SOURCE: Int J Gynaecol Obstet 1995 Jul;50(1):17-9
CITATION IDS: PMID: 7556854 UI: 96035532
ABSTRACT: OBJECTIVE: To investigate the perinatal outcome and obstetric complications of women delivering for the 10th time or more. METHODS: Four hundred twenty women of great grand multiparity were analyzed in a modern health care setting and compared with our general population of obstetric patients, with regard to past history, maternal age, gestational age, mode of delivery, fetal outcome and intercurrent medical/obstetric problems.
RESULTS: The study group showed significantly lower rates of low birth weight infants and instrumental delivery. No significant difference was seen in the incidence of cesarean section, pathologic fetal presentation, maternal hypertension, gestational diabetes, hemorrhage, or perinatal morbidity or mortality. There was a slightly higher incidence of twin births compared with the general population.
CONCLUSION: It is probable that women capable of reaching their 10th delivery are basically healthy. If offered adequate perinatal care, they are not a high-risk group during subsequent deliveries.
 Grandmultiparity--not to be feared? An analysis of grandmultiparous women receiving modern antenatal care.
AUTHORS: Hughes PF; Morrison J
AUTHOR AFFILIATION: Department of Obstetrics and Gynaecology, Faculty of Medicine and Health Sciences, UAE University, Al Ain.
SOURCE: Int J Gynaecol Obstet 1994 Mar;44(3):211-7
CITATION IDS: PMID: 7909758 UI: 94229313
ABSTRACT: OBJECTIVE: To document the reproductive performance of grandmultiparous women receiving modern antenatal care. METHODS: A cross-sectional study of 2784 multiparous (882 grandmultiparous) mothers delivered in a base hospital obstetric unit staffed by western-trained midwives and consultant obstetrical staff.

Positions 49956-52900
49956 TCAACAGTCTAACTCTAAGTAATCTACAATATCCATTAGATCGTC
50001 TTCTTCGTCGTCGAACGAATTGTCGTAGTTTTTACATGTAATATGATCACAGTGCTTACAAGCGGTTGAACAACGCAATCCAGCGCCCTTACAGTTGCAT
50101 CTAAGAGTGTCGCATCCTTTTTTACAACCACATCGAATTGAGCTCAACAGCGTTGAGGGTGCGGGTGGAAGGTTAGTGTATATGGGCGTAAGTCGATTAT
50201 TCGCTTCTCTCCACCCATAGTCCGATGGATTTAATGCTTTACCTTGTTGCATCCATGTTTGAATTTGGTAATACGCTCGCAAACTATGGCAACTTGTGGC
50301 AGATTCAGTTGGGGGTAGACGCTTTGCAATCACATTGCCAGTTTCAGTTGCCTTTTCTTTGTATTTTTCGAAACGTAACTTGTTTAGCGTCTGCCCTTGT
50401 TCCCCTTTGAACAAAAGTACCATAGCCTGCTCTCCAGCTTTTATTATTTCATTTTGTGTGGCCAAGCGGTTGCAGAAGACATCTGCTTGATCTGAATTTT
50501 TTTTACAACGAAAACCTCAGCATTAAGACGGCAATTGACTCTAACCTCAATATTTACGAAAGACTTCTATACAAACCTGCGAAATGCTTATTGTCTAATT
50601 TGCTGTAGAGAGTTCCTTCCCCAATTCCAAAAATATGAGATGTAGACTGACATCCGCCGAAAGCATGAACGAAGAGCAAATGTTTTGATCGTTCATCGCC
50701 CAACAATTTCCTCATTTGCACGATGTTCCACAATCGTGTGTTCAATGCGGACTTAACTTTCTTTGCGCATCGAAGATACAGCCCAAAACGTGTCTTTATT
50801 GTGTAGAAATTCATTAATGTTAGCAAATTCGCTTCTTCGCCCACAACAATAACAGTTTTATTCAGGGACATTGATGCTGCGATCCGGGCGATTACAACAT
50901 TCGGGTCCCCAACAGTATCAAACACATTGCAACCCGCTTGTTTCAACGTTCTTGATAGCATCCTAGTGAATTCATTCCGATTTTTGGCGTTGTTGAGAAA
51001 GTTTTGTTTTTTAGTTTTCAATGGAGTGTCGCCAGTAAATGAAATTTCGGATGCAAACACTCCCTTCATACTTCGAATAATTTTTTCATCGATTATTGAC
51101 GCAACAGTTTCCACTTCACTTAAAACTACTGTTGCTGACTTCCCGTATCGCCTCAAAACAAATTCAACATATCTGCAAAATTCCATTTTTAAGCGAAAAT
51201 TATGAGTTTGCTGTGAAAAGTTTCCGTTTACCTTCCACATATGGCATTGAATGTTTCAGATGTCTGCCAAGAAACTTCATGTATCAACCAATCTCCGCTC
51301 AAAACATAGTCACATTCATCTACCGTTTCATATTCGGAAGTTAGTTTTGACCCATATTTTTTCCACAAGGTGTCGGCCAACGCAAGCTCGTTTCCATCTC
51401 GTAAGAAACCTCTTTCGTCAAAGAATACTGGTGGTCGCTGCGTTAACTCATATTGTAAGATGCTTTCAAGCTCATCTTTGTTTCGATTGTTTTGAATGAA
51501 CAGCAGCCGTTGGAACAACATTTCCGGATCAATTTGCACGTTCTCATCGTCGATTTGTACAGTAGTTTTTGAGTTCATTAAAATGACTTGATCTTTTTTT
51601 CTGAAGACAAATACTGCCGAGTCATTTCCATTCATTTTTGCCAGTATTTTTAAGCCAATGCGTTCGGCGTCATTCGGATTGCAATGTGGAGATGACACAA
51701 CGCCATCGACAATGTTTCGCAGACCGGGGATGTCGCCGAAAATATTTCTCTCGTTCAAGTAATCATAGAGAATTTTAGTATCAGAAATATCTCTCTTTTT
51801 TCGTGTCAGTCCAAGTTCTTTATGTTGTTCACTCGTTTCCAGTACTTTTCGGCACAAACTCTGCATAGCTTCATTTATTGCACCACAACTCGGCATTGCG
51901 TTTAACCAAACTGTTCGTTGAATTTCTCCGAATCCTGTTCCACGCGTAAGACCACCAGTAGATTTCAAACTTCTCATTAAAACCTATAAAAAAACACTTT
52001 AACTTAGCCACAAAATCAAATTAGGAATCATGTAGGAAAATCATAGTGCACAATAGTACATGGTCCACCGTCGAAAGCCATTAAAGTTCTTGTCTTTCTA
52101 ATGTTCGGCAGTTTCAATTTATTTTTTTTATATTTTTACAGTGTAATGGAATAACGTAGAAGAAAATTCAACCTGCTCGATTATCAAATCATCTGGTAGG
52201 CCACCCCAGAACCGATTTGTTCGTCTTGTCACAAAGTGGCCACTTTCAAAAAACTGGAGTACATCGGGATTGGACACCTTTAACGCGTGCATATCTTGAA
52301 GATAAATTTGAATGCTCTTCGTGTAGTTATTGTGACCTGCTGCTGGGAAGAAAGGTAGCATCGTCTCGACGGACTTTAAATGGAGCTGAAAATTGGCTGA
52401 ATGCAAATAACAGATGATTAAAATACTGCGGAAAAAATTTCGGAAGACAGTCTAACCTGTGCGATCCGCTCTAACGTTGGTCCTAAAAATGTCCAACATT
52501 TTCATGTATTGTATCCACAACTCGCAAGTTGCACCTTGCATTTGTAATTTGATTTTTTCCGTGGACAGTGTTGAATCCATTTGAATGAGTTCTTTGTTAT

RESULTS: There were minimal differences in major antenatal, peripartum and neonatal outcome events, with the exception of a high rate of gestational and pre-existing diabetes.
CONCLUSIONS: This data supports the opinion that grandmultiparity per se is not necessarily a major risk factor for either mother or fetus. Similarly, the mature grandmultigravida in this population was not at significantly increased risk of the alleged associations of increased parity and advancing maternal age, with the exception of diabetes. Together with the combined prevalence of maternal anemia this requires further investigation and probable intervention, particularly in the light of recent speculation concerning the fetal and infant origins of adult disease.
NOTE THAT THIS STUDY USES 'PLURIPARAS' FOR WOMEN ON 2ND-4TH PREGNANCIES, AND 'MULTIPARAS' FOR 5TH ONWARDS. APPARENTLY FROM A RELATIVELY HIGH-RISK POPULATION - Yugoslavia??
[Pregnancy, labor and the neonate in pluriparas and multiparas]
VERNACULAR TITLE: Trudnoca, porodaj i novorodence pluripare i multipare.
AUTHORS: Mikulandra F; Perisa M; Merlak I; Kimer M; Sikic D; Jerkovic J
AUTHOR AFFILIATION: Sluzba za zastitu zdravlja zena Medicinskog centra, Sibeniku.
SOURCE: Jugosl Ginekol Perinatol 1990 May-Aug;30(3-4):83-6
CITATION IDS: PMID: 2273908 UI: 91109392
ABSTRACT: From 1971 to 1988, out of 22001 deliveries (multiple pregnancies excluded) 212 (0.96%) occurred in multiparas with five or more deliveries. The control group included 7340 pluriparas (two to four deliveries) from the same period. In 82.1% cases the multiparas were para 5 and 6, and 63 (29.7%) were less than 34 years of age. 15.9% had no antenatal visit; for the most part they were housewives and rural pregnant women. Transverse presentation, preterm delivery, meconium-stained amniotic fluid, and placental lysis or uterine exploration were more frequent in the multiparous group (P less than 0.001), whereas cervical cerclage and episiotomy were more frequent in the control group (P less than 0.05). Newborn infants in the multiparous group were severely asphyxiated at birth more frequently than those in the control group (P less than 0.05). There were no differences as regards late fetal and early neonatal deaths between the two study groups. The overall perinatal death rate in the multiparas and pluriparas was 2.83% and 1.81%, respectively (P less than 0.05). There was no case of uterine rupture or maternal death in the multiparous and pluriparous group.